Senju, Tomoharu*; Isoda, Yutaka*; Aramaki, Takafumi; Otosaka, Shigeyoshi; Suzuki, Takashi; Kuma, Kenshi*; Mori, Kosuke*
Proceedings of 12th PAMS/JECSS Workshop, p.3_4_1 - 3_4_4, 2003/11
Abyssal water mass distribution from the Yamato Basin to the Japan Basin in the Japan Sea was observed on the R/V Hakuho-Maru cruise, KH02-3 (October 14-19, 2002). The bottom layer in the Yamato Basin was occupied by the water of higher temperature and lower oxygen compared to that in the Japan Basin. As a result, a benthic front of potential temperature and dissolved oxygen was formed between the Yamato and Japan Basins. Dissolved oxygen and nutrients concentrations show that the bottom water in the Yamato Basin is older than that in the Japan Basin. This indicates the existence of the Yamato Basin Water, which is modified bottom water by the closed circulation in the Yamato Basin. The structure of the benthic front suggests an estuary-like circulation around the mouth of the Yamato Basin; outflow from the Yamato Basin lying on the inflow from the Japan Basin. The highest oxygen water was found on the slope of southern periphery of the Japan Basin. This is considered to be the bottom water from the west transported by the cyclonic circulation in the Japan Basin.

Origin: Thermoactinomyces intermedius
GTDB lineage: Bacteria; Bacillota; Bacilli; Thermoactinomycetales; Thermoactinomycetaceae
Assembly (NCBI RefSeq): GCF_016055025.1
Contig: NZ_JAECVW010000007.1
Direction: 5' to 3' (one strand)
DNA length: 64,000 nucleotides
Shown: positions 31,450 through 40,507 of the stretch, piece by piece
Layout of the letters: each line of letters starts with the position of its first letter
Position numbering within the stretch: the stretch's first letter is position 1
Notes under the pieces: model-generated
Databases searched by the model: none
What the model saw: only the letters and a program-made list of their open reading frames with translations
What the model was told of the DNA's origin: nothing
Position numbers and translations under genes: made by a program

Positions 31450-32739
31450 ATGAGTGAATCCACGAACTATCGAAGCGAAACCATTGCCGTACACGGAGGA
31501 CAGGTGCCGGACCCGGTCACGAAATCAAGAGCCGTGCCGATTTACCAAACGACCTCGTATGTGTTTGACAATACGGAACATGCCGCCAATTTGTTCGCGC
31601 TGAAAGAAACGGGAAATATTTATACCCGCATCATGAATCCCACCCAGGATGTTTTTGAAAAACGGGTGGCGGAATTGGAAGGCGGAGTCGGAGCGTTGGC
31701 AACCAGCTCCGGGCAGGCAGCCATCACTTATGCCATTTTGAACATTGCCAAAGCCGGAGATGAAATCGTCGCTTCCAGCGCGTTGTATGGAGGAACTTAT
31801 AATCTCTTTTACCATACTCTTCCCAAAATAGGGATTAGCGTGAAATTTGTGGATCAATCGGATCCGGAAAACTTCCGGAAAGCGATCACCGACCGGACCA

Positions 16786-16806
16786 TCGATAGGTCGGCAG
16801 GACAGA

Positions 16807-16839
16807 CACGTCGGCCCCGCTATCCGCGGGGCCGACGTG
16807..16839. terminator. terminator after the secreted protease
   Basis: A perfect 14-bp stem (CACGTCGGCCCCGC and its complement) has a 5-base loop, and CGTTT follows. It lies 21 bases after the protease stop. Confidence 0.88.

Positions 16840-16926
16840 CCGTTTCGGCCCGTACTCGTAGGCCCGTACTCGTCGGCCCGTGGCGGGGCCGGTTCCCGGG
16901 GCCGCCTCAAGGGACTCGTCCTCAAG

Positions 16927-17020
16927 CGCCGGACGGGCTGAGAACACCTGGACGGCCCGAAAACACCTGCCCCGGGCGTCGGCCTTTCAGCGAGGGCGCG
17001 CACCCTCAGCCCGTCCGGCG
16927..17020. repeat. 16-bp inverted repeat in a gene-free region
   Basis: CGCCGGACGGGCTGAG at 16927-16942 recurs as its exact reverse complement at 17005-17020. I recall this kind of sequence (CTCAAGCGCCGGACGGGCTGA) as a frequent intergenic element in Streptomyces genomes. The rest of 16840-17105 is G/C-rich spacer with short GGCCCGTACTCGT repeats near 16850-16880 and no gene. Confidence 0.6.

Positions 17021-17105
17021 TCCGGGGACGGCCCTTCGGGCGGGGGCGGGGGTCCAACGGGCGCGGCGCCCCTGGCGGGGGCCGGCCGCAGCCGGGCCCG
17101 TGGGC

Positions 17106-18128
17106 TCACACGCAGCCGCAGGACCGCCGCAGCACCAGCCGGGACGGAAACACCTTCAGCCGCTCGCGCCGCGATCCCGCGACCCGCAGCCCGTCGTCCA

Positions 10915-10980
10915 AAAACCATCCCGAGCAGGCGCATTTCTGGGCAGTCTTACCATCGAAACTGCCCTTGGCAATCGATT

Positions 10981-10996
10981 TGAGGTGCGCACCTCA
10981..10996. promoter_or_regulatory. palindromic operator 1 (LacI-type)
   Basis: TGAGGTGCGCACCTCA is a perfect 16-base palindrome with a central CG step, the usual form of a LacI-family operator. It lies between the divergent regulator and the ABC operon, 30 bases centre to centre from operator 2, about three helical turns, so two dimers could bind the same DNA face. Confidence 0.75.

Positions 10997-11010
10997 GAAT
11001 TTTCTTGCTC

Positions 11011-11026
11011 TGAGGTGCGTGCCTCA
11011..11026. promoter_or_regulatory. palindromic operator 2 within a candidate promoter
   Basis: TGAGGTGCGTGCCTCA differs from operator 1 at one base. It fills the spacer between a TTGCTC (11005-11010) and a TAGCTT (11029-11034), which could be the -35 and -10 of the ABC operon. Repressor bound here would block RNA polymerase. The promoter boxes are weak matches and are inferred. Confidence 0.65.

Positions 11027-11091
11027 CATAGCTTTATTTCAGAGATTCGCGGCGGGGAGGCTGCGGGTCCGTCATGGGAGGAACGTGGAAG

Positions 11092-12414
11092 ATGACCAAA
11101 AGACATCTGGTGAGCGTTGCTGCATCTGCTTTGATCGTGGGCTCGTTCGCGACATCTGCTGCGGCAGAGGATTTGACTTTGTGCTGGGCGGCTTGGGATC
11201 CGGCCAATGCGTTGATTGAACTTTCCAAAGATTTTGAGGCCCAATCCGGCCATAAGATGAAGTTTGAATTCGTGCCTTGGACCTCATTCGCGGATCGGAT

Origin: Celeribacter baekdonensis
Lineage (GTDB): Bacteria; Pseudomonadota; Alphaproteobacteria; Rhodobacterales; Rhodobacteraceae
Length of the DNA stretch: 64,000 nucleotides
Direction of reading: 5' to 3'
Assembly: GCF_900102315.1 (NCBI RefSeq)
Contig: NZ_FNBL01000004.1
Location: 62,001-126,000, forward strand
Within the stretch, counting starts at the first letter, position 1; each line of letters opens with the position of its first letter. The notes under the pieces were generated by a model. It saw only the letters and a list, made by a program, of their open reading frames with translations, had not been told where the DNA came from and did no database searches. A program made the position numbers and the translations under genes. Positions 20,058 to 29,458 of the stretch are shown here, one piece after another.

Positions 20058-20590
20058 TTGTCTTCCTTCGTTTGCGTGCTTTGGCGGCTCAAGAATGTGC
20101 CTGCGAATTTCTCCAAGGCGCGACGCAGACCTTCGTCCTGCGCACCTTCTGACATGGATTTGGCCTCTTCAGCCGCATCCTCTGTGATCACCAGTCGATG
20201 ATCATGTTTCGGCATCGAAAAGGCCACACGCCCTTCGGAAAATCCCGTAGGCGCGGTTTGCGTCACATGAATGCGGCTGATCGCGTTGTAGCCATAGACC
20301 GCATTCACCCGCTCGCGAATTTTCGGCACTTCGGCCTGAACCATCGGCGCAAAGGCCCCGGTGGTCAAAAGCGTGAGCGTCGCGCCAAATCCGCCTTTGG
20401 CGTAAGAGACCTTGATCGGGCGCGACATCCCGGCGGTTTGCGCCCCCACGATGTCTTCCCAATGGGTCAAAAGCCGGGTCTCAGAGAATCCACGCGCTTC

Tsunogai, Shizuo*; Kawada, Kentaro*; Watanabe, Shuichi*; Aramaki, Takafumi
Journal of Oceanography, 59(5), p.685 - 693, 2003/10
The water column distributions of CFC (chlorofluorocarbon) were determined twice in 2000 and 2001 in the northwestern Japan Sea. In 2000, the CFC-11 concentration decreased almost exponentially with depth from 6 pmol/kg at a few hundred m deep to 0.3 pmol/kg or less at the bottom of about 3400 m depth at 3 stations about 300 km off Vladivostok. In 2001, the CFC-11 concentration increased extremely up to 2 pmol/kg in the bottom water, while it did not increase at a station about 450 km away to the northeast. This is due to the renewal of the bottom water replaced by the surface water flowing down along the continental slope. The increase in the CFC-11 concentration was observed even in the whole water column above 3000 m depth. The increase in inventory is almost four times larger than that in the bottom water below 3000 m depth and equals about 1/6 of the total inventory found in 2000. The increase also means that 3 % of the deep water was replaced by the recent surface water or the turnover time of the deep water to be about 30 years, if the turnover occurs every year.
Ito, Toshimichi; Aramaki, Takafumi*; Otosaka, Shigeyoshi; Suzuki, Takashi; Togawa, Orihiko; Kobayashi, Takuya; Senju, Tomoharu*; Chaykovskaya, E. L.*; Lishavskaya, T. S.*; Karasev, E. V.*; et al.
Proceedings of International Symposium on Radioecology and Environmental Dosimetry, p.396 - 401, 2003/10
no abstracts in English